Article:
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How free public Wi-Fi networks could be stealing your private data

Security and privacy expert F-Secure demonstrates why joining an untrusted unsecure Wi-Fi network with your phone or tablet is a really bad idea, even if it looks legit…

A slightly terrifying experiment conducted in London by F-Secure shows why merrily connecting to any free Wi-Fi network you find is a really bad idea. You could be leaving your private data and account info exposed, even if the Wi-Fi network looks like a legitimate service.

F-Secure demonstrates how unsecure free Wi-Fi networks could be a trap to steal your data

Finn Steglich, an IT security consultant, set up a free Wi-Fi hotspot in Canary Wharf and Westminster and monitored traffic as random phone users hooked up to the network on the fly. With the hotspot connected to his laptop, Steglich was able to see all of the users’ unecrypted data and was able to nick their usernames and passwords, giving him access to to their private accounts.

When the dodgy hotspot was positioned outside the Queen Eliabeth II Conference Centre, right next to the Houses of Parliament, it took just ten minutes to gather a handful of unwitting surfers. In half an hour, 250 devices connected to the network, most of them automatically, while 33 active users used the dodgy connection to transmit data.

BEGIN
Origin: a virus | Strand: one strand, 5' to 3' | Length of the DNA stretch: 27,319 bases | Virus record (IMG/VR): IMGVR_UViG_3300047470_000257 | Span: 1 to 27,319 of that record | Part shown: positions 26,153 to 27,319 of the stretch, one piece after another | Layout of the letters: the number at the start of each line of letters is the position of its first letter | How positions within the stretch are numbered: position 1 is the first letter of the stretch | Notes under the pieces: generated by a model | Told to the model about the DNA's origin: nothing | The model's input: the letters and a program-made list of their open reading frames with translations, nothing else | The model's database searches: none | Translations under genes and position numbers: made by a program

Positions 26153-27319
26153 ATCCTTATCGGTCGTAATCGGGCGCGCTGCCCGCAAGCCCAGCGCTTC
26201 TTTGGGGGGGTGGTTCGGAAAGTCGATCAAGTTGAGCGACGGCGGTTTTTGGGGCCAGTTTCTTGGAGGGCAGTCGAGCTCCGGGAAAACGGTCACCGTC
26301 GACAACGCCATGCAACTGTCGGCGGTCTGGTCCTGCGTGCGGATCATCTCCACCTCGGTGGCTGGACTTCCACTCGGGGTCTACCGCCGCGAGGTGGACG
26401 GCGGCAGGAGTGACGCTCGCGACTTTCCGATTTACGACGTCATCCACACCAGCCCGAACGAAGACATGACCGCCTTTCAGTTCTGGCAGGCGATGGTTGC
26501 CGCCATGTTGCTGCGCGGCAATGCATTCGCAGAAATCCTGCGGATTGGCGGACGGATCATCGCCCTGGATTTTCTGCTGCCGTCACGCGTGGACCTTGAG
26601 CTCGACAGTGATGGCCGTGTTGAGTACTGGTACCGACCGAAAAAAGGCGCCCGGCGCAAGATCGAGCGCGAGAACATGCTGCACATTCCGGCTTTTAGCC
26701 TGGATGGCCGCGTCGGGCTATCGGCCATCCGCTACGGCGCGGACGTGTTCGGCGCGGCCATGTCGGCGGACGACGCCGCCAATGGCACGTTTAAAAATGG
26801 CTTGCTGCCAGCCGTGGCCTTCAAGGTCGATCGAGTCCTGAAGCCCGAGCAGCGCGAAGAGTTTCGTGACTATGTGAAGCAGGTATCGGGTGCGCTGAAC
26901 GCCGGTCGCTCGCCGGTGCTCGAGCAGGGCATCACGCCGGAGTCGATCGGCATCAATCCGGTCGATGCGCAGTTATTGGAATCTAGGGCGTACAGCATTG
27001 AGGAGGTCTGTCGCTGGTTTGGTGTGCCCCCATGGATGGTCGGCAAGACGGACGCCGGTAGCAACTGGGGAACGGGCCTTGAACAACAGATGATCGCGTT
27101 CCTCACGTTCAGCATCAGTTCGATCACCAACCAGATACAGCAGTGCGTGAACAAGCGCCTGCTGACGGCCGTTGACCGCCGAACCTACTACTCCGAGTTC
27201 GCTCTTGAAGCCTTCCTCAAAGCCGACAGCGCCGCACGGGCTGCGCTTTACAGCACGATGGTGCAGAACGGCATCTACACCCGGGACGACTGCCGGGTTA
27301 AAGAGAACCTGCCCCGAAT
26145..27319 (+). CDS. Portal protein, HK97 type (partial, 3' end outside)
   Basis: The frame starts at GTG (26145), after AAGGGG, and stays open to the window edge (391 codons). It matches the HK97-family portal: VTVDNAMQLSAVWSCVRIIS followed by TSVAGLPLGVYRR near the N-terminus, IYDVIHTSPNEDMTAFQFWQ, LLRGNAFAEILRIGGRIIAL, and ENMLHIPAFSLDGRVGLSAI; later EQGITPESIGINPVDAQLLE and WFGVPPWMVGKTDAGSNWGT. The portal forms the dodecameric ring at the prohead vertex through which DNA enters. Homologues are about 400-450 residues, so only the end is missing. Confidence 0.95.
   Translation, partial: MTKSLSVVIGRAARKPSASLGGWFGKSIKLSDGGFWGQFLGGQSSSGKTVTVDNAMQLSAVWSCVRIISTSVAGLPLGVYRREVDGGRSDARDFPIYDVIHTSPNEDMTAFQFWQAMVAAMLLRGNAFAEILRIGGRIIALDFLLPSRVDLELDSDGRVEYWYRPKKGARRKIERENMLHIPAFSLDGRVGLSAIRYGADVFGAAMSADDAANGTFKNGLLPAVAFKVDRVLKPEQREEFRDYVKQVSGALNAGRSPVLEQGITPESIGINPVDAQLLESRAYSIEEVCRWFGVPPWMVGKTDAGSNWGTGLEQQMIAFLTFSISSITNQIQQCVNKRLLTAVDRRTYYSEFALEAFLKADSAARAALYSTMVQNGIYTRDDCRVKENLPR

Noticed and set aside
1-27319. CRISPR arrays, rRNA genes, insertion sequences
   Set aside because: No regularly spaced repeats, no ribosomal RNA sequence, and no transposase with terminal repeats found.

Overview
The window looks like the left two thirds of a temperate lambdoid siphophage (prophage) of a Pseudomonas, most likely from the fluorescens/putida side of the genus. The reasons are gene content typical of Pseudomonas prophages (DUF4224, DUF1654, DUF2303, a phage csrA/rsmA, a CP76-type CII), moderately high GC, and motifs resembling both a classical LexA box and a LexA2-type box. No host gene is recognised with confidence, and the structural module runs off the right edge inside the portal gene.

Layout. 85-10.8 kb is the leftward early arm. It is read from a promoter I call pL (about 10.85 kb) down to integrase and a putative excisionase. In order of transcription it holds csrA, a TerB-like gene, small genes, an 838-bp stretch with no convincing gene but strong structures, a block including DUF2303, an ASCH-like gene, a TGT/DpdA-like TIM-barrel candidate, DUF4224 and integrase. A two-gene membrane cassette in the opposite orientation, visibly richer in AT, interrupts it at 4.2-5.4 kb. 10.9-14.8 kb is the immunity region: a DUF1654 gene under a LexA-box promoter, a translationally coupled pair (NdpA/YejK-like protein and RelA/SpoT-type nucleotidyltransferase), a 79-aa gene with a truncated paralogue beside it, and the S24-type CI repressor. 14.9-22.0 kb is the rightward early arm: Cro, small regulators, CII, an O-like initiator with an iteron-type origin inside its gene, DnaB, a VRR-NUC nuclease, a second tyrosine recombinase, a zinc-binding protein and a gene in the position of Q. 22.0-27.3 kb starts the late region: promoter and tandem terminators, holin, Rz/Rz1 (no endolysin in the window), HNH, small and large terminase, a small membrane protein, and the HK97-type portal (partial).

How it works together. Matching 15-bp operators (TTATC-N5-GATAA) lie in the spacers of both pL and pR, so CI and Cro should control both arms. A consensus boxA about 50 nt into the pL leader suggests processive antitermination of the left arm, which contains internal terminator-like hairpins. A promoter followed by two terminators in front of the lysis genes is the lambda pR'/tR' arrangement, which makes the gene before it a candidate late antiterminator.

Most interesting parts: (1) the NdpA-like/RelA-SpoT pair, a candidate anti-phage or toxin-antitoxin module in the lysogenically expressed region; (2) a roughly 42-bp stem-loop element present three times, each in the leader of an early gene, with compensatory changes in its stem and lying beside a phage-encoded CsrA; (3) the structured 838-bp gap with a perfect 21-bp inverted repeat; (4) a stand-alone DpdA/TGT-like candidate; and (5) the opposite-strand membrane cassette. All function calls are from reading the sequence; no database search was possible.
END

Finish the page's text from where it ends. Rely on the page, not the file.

The scary thing is, a dodgy service like this can be named almost anything by the criminals, so in this case Steglich set the hotspot up as a secondary network belonging to the conference centre. Users were likely signing on expecting it to be a fully legit network, without realising it was being run by some guy sat outside in a mac. It’s not a pricey scam to set up, either – just 200 Euros and a tiny bit of technical know-how is all you need. But, uh, don’t go getting any ideas, right?

F-Secure demonstrates how unsecure free Wi-Fi networks could be a trap to steal your data

Of course, the experiment wasn’t just conducted for laughs. It’s a cunning piece of marketing to demonstrate why free Wi-Fi lovers should use security software such as F-Secure’s Freedome, which encrypts your data before it hits any hotspots and keeps you safe online. But even if you don’t spunk up for that extra layer of security, the experiment is a welcome reminder that we shouldn’t be so keen to hook our phone up to any Wi-Fi going.

And don’t allow your phone to connect to any old Wi-Fi network automatically, either – check your phone’s settings to ensure you’re only able to hook up manually.

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